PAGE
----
The Aircraft Manufacturing Company Ltd. was established by George Holt Thomas (1869-1929), a great promoter of flying in Britain, engaging (for instance) Louis Paulhan for exhibition flights. In 1911 Holt Thomas acquired British rights for Farman airplanes, and early in 1912 formed the above-named company. Wishing to establish the firm's own design department he secured, in 1914, the services of Geoffrey (later Sir Geoffrey) de Havilland, who had already achieved success at the Royal Aircraft Factory, Farnborough, Hants. Centered at Hendon, London, the new company made several types of notable military aircraft, more generally known by the prefix D.H. than the strictly correct Airco. These were the D.H.1 and 1A two-seat pushers; D.H.3 and 3A twin-engined pushers; D.H.4 two-seat tractor (representing, as a fast day-bomber, one of the greatest aeronautical advances of the First World War); D.H.5 single-seat tractor with backward stagger; D.H.6 tractor trainer; D.H.9, an extensively developed D.H.4; D.H.9A, an even greater advance; D.H.10 and 10A, built in pusher and tractor forms (notably tractor); D.H.11 twin-engined bomber; and D.H.14 and 15 single-engined bombers.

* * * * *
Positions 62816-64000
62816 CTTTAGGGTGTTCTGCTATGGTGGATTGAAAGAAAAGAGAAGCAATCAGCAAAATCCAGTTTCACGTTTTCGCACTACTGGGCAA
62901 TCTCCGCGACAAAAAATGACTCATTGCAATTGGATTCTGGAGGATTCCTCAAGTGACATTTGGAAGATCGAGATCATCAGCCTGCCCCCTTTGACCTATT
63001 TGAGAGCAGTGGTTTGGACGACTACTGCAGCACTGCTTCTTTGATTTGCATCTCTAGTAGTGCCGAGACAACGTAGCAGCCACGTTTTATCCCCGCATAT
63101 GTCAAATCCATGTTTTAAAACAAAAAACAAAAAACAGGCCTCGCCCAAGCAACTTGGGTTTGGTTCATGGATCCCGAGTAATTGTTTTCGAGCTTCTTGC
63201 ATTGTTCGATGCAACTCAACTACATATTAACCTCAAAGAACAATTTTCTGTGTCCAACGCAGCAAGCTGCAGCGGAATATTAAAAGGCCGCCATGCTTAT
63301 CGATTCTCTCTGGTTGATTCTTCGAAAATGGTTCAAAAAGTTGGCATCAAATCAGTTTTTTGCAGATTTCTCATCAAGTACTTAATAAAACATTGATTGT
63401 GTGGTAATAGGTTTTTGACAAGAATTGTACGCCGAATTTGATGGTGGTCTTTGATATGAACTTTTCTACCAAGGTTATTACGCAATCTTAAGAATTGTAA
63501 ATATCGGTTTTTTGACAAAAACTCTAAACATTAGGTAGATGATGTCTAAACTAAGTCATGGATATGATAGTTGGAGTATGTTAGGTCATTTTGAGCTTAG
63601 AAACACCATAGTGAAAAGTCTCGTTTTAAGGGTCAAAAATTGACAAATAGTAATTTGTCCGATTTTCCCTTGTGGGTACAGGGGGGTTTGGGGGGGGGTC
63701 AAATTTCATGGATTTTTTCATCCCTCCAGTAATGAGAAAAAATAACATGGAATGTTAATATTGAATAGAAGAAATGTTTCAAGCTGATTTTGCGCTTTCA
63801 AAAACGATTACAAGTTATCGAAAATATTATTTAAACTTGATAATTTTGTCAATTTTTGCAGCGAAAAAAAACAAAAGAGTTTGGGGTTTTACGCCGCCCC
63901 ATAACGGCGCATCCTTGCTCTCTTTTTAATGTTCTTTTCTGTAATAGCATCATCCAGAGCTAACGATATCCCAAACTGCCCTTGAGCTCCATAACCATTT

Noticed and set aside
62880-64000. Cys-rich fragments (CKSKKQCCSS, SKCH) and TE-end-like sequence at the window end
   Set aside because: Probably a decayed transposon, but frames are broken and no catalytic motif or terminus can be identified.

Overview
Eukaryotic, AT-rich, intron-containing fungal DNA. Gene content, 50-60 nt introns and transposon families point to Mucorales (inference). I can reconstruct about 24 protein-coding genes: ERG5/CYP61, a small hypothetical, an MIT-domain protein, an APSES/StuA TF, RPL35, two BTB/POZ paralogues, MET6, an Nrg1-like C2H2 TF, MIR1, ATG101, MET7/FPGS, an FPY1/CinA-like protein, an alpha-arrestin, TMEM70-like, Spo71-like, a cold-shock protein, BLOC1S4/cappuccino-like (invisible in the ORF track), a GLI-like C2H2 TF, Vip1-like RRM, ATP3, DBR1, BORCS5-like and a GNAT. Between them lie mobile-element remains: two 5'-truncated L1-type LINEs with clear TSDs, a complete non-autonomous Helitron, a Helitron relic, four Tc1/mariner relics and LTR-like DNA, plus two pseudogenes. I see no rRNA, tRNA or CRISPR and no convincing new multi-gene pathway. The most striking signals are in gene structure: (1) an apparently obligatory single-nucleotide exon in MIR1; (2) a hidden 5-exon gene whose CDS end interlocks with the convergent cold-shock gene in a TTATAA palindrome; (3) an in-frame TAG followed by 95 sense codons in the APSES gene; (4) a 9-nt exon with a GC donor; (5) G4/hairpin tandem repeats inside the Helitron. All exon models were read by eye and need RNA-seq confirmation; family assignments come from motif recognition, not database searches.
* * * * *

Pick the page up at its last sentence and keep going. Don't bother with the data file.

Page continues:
Early civil transport types were D.H.16 and D.H.18. Other companies controlled by Airco built flying-boats, air engines and airships. After the war Holt Thomas founded Air Transport and Travel Ltd. and The Aircraft Manufacturing Co. was shut down, making way for de Havilland Aircraft Co. Ltd. Airco name was temporarily revived January 1958 for production of D.H.121 jet transport.

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